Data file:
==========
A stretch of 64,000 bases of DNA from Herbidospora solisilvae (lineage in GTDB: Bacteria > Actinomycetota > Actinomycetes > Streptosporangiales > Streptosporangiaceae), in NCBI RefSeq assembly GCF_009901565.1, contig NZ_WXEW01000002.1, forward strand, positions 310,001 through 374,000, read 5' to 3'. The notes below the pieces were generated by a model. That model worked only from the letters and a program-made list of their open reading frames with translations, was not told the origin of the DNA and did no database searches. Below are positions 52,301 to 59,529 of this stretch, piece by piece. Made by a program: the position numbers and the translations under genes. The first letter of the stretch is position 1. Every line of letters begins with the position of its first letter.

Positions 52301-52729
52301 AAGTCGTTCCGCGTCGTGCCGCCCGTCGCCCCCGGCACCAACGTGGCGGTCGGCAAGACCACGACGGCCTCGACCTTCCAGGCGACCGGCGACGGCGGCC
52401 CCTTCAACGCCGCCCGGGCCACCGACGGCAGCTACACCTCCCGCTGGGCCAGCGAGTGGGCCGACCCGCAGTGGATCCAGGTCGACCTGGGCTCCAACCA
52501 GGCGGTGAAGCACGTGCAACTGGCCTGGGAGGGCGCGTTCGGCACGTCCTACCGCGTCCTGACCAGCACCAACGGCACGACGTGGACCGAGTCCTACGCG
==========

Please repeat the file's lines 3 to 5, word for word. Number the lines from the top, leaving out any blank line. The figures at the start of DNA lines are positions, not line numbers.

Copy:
52301 AAGTCGTTCCGCGTCGTGCCGCCCGTCGCCCCCGGCACCAACGTGGCGGTCGGCAAGACCACGACGGCCTCGACCTTCCAGGCGACCGGCGACGGCGGCC
52401 CCTTCAACGCCGCCCGGGCCACCGACGGCAGCTACACCTCCCGCTGGGCCAGCGAGTGGGCCGACCCGCAGTGGATCCAGGTCGACCTGGGCTCCAACCA
52501 GGCGGTGAAGCACGTGCAACTGGCCTGGGAGGGCGCGTTCGGCACGTCCTACCGCGTCCTGACCAGCACCAACGGCACGACGTGGACCGAGTCCTACGCG